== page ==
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Last Updated: Saturday, 13 December, 2003, 21:21 GMT
Iran reformists may boycott poll
By Jim Muir
BBC Tehran correspondent

The main reformist party in Iran has said it may boycott the country's general election if too many of its members are barred from standing.

The registration of candidates began on Saturday, but leaders of the Participation Front fear their candidates could be vetoed.

The unelected Guardian Council has previously disqualified candidates without explanation.

Widespread public disillusionment could result in a low turnout on 20 February.

The leader of Iran's largest reformist political party, the Islamic Iran Participation Front Mohammad Reza Khatami
Mohammad Reza Khatami leads the reformist Participation Front
The current parliament, or maglis, is dominated by reformists who have won all major national elections since 1997, but they have been able to achieve little in office because of obstruction by entrenched hardliners.

A poor turnout could result in a victory by default for the conservatives.

One of the pieces of legislation that the reformists tried to push through would have changed the way the election procedures work.

They wanted to curb the role of the Guardian Council, a highly conservative unelected body. But the bill was vetoed by that very same council, so the first hurdle for all of the would-be candidates is still a rigorous vetting by the council.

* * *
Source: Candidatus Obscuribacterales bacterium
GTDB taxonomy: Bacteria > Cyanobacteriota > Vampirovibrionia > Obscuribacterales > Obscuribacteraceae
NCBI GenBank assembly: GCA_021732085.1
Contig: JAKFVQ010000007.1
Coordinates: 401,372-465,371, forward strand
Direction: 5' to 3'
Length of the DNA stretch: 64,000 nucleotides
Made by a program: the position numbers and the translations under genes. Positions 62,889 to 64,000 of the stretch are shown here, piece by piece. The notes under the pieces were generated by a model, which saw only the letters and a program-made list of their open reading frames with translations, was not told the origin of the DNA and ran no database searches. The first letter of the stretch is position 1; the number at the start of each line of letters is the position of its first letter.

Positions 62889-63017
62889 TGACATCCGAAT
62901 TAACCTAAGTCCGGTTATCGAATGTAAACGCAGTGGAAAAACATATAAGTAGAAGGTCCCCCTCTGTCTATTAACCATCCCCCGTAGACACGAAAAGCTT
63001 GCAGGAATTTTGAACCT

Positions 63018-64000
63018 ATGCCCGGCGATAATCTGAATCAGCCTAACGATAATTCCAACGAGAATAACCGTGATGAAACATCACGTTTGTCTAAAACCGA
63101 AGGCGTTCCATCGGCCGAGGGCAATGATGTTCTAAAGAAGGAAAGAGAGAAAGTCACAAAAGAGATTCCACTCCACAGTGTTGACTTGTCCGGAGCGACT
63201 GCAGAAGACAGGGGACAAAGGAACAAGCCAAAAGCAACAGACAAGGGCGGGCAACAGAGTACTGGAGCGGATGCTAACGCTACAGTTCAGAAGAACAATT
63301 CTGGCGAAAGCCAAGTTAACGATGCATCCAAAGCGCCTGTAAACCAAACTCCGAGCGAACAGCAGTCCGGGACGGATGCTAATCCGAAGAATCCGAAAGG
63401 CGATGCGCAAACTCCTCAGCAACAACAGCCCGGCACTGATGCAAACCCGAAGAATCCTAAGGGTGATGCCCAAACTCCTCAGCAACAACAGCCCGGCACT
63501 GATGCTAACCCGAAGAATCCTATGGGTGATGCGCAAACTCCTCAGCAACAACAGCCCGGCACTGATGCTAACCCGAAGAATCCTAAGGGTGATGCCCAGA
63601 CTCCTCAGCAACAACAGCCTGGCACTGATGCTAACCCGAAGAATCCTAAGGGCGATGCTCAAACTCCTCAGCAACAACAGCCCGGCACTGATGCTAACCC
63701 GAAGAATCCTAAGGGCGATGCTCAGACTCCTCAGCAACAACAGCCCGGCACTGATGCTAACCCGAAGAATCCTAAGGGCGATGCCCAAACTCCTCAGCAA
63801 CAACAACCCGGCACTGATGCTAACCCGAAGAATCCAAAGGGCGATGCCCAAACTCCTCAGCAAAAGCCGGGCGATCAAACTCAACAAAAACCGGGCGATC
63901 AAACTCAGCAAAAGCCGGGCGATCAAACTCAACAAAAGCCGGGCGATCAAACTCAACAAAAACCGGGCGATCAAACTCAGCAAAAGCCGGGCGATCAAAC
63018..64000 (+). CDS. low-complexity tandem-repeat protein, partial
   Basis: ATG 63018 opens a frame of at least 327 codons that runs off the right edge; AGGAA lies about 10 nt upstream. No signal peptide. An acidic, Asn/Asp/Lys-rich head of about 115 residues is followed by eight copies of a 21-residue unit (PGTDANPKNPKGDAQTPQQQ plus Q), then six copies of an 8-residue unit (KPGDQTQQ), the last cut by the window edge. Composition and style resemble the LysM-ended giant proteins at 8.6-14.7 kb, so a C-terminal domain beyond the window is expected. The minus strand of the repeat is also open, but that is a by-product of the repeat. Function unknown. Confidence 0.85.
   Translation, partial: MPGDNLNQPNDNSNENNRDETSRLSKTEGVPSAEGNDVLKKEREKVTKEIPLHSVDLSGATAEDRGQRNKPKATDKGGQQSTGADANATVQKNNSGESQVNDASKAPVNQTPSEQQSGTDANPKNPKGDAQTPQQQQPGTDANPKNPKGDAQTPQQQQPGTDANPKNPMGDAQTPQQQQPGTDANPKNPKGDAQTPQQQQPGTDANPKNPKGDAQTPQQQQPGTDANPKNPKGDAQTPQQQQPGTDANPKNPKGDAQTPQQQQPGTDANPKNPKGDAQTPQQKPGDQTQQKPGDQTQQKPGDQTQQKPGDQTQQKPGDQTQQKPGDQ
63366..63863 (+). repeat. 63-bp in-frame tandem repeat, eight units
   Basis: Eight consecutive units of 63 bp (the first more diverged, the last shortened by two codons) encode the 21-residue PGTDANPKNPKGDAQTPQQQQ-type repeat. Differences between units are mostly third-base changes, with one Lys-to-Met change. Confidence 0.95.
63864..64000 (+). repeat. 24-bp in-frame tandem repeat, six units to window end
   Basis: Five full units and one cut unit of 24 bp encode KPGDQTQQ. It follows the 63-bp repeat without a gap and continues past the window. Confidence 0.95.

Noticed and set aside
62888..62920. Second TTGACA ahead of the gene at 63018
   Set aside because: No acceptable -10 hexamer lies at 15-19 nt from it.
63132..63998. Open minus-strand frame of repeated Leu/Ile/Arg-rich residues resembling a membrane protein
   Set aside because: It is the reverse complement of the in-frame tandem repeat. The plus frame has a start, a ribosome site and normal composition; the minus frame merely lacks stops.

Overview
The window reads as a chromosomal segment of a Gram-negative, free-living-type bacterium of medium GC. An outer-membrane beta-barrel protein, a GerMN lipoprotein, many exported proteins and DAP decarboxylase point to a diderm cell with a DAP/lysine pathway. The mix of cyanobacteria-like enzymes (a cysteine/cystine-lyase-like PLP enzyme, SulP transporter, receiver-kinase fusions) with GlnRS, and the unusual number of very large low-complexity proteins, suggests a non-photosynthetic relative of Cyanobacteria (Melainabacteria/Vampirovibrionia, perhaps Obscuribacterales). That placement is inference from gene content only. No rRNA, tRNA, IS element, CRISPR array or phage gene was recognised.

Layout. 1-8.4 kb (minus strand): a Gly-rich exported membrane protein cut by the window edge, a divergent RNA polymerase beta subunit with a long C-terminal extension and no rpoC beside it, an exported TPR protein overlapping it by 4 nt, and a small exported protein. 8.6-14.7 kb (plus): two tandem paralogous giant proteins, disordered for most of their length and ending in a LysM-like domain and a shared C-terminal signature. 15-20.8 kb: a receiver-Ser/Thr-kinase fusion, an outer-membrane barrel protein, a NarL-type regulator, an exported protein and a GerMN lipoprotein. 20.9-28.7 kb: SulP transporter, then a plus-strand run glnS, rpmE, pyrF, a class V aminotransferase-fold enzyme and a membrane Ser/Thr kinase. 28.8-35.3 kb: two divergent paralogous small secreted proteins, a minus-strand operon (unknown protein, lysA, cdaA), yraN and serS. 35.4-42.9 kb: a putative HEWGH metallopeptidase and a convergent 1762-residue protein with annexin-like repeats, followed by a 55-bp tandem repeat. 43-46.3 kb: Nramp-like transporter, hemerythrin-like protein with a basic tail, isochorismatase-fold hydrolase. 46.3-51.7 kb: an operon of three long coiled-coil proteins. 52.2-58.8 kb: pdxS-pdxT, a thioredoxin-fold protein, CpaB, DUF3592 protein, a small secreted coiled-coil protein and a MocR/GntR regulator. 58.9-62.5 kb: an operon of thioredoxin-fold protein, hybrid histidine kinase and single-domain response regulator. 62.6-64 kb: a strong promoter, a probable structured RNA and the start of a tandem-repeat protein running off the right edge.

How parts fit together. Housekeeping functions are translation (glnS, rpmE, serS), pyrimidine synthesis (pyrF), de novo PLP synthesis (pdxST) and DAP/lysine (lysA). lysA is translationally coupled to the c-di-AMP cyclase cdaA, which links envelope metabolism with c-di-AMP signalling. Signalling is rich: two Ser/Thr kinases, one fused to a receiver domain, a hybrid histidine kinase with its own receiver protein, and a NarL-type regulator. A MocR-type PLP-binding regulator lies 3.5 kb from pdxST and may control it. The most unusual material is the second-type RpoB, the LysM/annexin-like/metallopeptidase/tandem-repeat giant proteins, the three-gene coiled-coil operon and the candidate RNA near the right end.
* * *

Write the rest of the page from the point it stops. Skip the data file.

Public disillusionment

The first question hanging over this election is therefore how many of the reformist candidates will survive.

Hopefuls have a week to register and their eligibility should be decided within the following 10 days.

The Participation Front, the biggest of the reformist factions which currently dominate parliament, has said it will take part in the race, but it reserves the right to pull out if too many of its entrants are disqualified.

At present much of the betting is that the reformists will do poorly at the polls even if their candidates get that far.

They have got little to show in practical terms for their years in office, largely because their efforts to bring about change have been blocked by an entrenched hardline minority.

Many of the millions of Iranians who voted overwhelmingly for the reformists are now bitterly disillusioned. Some have said they will not bother to vote.

That is what happened in city council elections last February where the turnout in Tehran was less than 12% and the conservatives won by default.

But other considerations come into play in a national election. There are no foregone conclusions in Iranian politics.


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